Sam Mendes’ Olivier Award-winning production of Jez Butterworth’s The Ferryman received equal top billing at this week’s Tony Awards 2019 nominations announcement alongside the hit Broadway production of To Kill a Mockingbird. The productions both have nine nods including ones for Ferryman actors Paddy Considine (Best Performance by an Actor in a Leading Role in a Play), Fionnula Flanagan and Laura Donnelly. The …
New American musical Hamilton collected seven Olivier Awards including Best New Musical and The Ferryman went home with three prizes at the Olivier Awards 2018, the UK’s most prestigious stage honours announced tonight (Sunday 8 April 2018) at London’s Royal Albert Hall hosted by Catherine Tate.
Nominations for the Olivier Awards 2018 are announced today. The shortlists are dominated by Lin-Manuel Miranda’s musical Hamilton and Jez Butterworth’s latest play The Ferryman. Headlines include: New American musical Hamilton becomes the most nominated production in Oliviers history with 13 nominations The Ferryman, currently running in the West End before transferring to Broadway, is the most nominated new play with 8 …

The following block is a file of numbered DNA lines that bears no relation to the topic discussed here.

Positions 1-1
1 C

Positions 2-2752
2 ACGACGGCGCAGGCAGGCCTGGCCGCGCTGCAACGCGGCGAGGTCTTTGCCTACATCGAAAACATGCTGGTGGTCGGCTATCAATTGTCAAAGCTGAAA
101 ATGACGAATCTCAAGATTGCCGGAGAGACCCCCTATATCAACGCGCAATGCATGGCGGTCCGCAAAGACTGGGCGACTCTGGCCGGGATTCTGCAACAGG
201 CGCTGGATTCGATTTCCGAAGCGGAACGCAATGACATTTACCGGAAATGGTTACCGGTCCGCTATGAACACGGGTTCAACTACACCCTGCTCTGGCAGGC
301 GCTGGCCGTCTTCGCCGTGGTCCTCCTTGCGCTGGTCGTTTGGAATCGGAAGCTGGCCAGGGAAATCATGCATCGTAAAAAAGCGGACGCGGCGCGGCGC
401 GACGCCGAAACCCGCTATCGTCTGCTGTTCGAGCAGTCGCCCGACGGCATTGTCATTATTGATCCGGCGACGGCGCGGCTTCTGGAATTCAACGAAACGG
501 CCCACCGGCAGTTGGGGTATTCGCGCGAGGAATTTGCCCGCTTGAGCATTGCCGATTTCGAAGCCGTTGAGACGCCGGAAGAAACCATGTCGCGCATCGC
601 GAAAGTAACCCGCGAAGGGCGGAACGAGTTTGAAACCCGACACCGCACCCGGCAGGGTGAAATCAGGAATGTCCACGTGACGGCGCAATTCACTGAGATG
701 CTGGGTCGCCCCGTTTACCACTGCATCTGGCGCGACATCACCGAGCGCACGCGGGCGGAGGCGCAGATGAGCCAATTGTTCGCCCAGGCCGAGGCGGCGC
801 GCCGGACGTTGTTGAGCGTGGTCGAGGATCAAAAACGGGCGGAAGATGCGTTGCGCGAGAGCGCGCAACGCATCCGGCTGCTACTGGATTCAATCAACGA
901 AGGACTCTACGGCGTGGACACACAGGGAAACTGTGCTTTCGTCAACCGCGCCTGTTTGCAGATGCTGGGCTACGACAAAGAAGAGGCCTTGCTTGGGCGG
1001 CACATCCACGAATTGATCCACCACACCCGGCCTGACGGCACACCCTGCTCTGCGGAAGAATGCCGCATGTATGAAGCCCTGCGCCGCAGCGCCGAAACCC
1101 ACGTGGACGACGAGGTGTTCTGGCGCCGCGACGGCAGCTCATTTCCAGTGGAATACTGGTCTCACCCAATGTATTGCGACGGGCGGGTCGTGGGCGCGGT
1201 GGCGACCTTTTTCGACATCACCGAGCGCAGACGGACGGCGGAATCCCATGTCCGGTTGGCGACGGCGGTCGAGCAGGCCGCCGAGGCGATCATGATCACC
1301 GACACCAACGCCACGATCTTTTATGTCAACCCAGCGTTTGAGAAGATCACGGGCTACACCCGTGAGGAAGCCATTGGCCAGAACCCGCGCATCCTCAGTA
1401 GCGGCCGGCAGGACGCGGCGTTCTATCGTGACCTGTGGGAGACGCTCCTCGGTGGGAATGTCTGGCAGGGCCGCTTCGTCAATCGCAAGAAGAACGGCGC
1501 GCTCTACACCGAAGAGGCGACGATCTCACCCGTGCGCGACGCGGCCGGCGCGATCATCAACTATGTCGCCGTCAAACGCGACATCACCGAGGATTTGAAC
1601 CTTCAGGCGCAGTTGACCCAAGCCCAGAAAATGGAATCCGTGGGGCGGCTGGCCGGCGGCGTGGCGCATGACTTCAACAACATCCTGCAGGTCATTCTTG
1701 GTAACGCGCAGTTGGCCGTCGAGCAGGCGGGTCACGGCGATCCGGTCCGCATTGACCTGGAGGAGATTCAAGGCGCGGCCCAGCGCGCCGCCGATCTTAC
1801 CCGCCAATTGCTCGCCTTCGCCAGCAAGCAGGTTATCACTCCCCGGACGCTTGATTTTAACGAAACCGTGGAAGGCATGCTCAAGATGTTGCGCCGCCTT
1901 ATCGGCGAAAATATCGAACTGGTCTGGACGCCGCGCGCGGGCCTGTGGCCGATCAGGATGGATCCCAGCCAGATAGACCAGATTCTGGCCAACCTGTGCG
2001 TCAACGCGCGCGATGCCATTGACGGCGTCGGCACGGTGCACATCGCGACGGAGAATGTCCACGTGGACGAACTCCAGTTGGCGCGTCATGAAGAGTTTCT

Jez Butterworth’s The Ferryman, James Graham’s Ink and the National’s revival of Sondheim’s Follies dominate the shortlists for the 2017 Evening Standard Theatre Awards.
I always find it fascinating to watch how the critical community deals with a play that becomes a big success. The overnight rush to acclaim genius, the enthusiasm with which some greet it, the scepticism that that inspires in others followed by the relief that comes when someone publishes a well-reasoned critique that allows them to say ‘well it isn’t that good, see’.
Jez Butterworth and Sam Mendes are names pretty much guaranteed to make any theatregoing regular pay attention, both are synonymous with high quality productions (Butterworth’s Jerusalem regularly crops up among best play lists while Mendes’ list of director credits is too long to replay here) and they worked together on Spectre, the most recent movie in the James Bond franchise.
Set in rural County Armagh, Northern Ireland, in August 1981, the play takes place in the Carney home. This is a farming family, who grow cereals for export, and the head of the household is Quinn Carney (Considine), a former IRA man.
The play’s the thing though and here, Butterworth has constructed a Northern Irish epic. Set at harvest-time in 1981, deep in County Armagh, the Carney clan are gathering for a humdinger of a do once the work in the field is done.
Latest thriller from the Hampstead Theatre sees a reunion of two female childhood friends turn nasty, oh very nasty